The true constants, like 1/2 , 1/3 etc are not differentiable.
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01/27/2008, 01:03 PM
(This post was last modified: 01/27/2008, 01:20 PM by Ivars.)
GFR Wrote:I think that 3^3^3^3...^3 [infinite times, priority to the right] indeed diverges to real infinity. Let us try to start the calculations. Then, we immediately see if it doesn't. The surprise is the appearance of also two unitary imaginary "heights". Good grief !!!!!
GFR
If we add missing, or "spin" dimension I mentioned before, it would be just 2 opposite rotations, having seemingly? the same (or infinitesimally different) projection on real plane XY.
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01/27/2008, 06:56 PM
(This post was last modified: 01/27/2008, 06:57 PM by GFR.)
Hi Ivars!
Do you really mean that Pi, i and e are just symbols an that 1/2 and 1/3 are true constants? How can we detect if a constant is ... true? If I say, for example, that the measure of an angle is alpha = Pi, shall we immediately understand that it is not true ? I think that I am missing something.
My old sarcastic reference to the SR was caused by the fact that I read a paper of very famous Soviet mathematician, former president of an important Academy, who said that a consistent mathematical theory of complex numbers is impossible, because they are just symbolical useless contradictory ... approximations. The example he gave was the fact that in the physical reality (SR...?) they only appear as complex conjugate entities. He also added that it was impossible to distinguish between +i and i.
Well, ... I go and drink a cup of coffee. Then, ... we shall see.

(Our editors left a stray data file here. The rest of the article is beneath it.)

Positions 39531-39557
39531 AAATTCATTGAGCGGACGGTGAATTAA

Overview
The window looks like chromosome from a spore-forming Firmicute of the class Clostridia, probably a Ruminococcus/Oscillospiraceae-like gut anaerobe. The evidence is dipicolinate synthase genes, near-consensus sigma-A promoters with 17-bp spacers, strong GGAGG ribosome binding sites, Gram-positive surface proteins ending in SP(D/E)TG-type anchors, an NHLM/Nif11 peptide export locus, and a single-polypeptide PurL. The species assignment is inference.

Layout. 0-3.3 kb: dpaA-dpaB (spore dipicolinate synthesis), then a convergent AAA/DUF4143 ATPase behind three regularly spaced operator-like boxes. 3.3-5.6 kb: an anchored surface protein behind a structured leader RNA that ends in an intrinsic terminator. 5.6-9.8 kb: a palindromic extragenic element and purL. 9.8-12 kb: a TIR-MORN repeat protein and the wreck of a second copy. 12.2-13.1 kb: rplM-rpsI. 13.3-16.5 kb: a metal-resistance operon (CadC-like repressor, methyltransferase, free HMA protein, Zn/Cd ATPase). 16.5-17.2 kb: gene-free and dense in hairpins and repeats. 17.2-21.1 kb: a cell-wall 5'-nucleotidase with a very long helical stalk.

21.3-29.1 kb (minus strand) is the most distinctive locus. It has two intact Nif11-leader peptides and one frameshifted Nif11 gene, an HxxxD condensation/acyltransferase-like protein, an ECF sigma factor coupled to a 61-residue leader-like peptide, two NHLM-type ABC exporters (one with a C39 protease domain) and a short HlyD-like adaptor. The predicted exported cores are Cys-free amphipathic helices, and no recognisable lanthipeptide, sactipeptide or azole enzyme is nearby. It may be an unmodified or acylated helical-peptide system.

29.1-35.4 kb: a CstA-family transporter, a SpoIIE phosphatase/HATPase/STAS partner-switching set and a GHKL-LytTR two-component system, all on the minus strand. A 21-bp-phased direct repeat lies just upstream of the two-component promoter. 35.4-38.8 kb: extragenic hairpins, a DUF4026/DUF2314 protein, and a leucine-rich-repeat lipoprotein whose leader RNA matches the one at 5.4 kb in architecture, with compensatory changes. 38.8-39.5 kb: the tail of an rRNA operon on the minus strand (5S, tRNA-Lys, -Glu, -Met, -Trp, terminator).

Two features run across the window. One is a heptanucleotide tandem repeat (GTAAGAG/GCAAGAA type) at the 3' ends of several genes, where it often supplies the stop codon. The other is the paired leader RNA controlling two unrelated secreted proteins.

GFR
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01/27/2008, 08:51 PM
(This post was last modified: 01/27/2008, 10:54 PM by Ivars.)
Hi GFR!
It is on a gut feeling level +mathematics must explain processes possible . I think that 1/2 is a true dynamic constant, while i is continuously variable and pi most likely discrete (but may be not).
I think +i and i are different, but the difference is dynamic, sorry to say that, so that there is space where they mean rotation in diffferent directions and are not interchangeable.
The fact that angle can truly equal pi is by itself amazing since pi is a limit of discrete approximation of circle via polygons, from both sides, geometrically  in plane. if You try to find out pi by measuring the lenght of circle in 3D You end up with the fact that pi definitely may vary from 1/2 pi to 3/2 pi depending on the angle in 3D between the measurable and measuring disc, size of measuring circle etc. When the measuring circle gets infinitely small, than value of pi is achieved, but the cost is that You do not know anymore the angle at which You measure since all give the same result. When you know the angle, measuring disc is of finite sizes, and pi varies depending on that angle.
See the very interesting link, please: http://cvt.com.sapo.pt/tp/tp.htm
That thinking I have does not come from mathematics, its more like .... coming from thinking that things should be simpler, but probably, little unorthodox.